06. 26. 2018
Open banking is still a sci-fi vision to bankers – W.UP Digital Banking Weekly
The way many financial institutions react to open banking still falls short of what open banking could do for them. And that makes them ever more vulnerable to snowballing disruption and competition. Putting off core system changes carries similar risks.
Open banking: a wind of change
Make no mistake, the implications and potential applications of open banking are not part of a grand sci-fi fantasy. They are very much the present, said Starling Bank, Bud and TechUK in a recent podcast.
Banks’ current compliance-driven reaction to open banking means that compliance teams are busy meeting minimum regulatory requirements and getting their IT team to build compliant APIs. But they seem to be missing the point: this falls “short of what Open Banking enables and puts incumbents at risk of disruption by new players”.
Digitalise to personalise
The recipe for winning trust for personalised services requiring access to customer’s highly personal information is making sure that it’s clear what they get in return, explains David Donovan from Publicis.Sapient.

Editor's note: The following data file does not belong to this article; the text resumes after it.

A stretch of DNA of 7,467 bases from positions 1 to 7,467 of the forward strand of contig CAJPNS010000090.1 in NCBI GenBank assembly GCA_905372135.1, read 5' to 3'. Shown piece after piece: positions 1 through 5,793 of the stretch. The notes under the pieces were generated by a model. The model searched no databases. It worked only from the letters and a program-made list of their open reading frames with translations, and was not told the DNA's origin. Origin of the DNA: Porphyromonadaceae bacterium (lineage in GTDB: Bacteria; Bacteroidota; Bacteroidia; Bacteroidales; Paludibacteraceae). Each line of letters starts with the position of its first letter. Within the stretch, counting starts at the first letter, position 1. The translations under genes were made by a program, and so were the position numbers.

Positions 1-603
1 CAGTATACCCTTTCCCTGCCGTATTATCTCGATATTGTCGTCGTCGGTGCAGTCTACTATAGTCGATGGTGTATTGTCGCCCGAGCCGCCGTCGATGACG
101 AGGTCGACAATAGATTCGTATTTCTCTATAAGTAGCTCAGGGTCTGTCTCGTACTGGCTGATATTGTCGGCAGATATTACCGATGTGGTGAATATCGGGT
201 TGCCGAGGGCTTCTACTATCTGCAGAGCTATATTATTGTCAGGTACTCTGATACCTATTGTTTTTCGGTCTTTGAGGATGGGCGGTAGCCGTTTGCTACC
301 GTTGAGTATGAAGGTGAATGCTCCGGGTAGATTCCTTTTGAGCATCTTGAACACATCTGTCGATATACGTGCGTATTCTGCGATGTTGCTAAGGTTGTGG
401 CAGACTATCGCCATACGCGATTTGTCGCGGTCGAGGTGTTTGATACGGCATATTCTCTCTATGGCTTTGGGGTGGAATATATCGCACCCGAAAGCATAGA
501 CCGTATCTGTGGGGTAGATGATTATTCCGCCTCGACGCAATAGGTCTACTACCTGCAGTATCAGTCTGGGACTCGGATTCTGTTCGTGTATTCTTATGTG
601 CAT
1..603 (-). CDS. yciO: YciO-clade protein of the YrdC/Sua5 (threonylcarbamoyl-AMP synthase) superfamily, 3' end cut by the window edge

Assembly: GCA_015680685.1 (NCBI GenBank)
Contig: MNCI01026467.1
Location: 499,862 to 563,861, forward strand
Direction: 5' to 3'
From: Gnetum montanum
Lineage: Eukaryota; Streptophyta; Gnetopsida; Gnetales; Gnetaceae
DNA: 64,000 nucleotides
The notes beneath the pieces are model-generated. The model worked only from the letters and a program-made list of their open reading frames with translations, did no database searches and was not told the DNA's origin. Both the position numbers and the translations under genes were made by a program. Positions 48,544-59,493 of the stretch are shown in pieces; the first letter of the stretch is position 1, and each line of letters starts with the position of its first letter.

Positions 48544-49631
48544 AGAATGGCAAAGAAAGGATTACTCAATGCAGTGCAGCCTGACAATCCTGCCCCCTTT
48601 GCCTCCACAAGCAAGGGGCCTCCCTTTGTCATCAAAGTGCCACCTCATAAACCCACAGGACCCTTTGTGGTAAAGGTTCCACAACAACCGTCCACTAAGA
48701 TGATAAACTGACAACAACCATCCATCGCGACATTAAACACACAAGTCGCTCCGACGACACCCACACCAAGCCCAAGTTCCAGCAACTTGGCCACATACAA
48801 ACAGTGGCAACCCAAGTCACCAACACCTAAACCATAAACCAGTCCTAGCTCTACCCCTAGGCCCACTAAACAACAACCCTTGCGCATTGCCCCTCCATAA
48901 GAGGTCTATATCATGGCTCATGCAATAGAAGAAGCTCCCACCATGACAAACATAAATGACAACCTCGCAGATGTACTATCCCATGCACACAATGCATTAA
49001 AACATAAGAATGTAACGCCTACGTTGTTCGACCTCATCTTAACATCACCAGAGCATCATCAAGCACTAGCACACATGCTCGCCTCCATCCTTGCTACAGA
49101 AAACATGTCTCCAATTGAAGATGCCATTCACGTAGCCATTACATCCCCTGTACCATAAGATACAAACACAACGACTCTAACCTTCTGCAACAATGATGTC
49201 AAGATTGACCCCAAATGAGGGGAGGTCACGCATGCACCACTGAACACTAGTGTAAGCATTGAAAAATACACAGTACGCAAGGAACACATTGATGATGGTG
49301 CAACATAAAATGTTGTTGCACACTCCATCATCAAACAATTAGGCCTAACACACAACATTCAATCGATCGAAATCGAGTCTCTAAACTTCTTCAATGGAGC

And that’s where digital intelligence platforms come in. By gaining insights into individual customer needs and behaviours, companies can “unify marketing, creative, data, technology and operations” to offer contextual services that take personal needs into account throughout the customer journey. A clear win-win.
If it ain’t broke, don’t fix it?
Does it really matter how old core systems are if they still work? The hard truth, according to Chris Skinner, is that no “silo-based, product-focused, fifty-year-old, batch-based system” can be fit-for-purpose in the age of customer-intelligent marketing and service.
But that doesn’t mean organizations should jump the gun. Instead of a complete systems swap-out overnight, they should take a bite-by-bite approach, “one process, one product, one function at a time”.
Record number of UK bank branches slam their door shut
On average, 60 bank branches are shutting down a month in the UK, according to consumer group Which?. As many as 2,868 branches will have closed between 2015 and the end of 2018. And the trend shows no sign of slowing down.
What’s going on in Blighty, you ask? The Royal Bank of Scotland (RBS) told the BBC that since 2014 the number of customers using their branches across the UK has dipped by 40%, while mobile transactions have grown by 73%. “As customers continue to change the way they bank with us, we must change the way we serve them, so we are investing in our branches and re-shaping our network, replacing traditional bricks and mortar branches with alternative ways to bank.”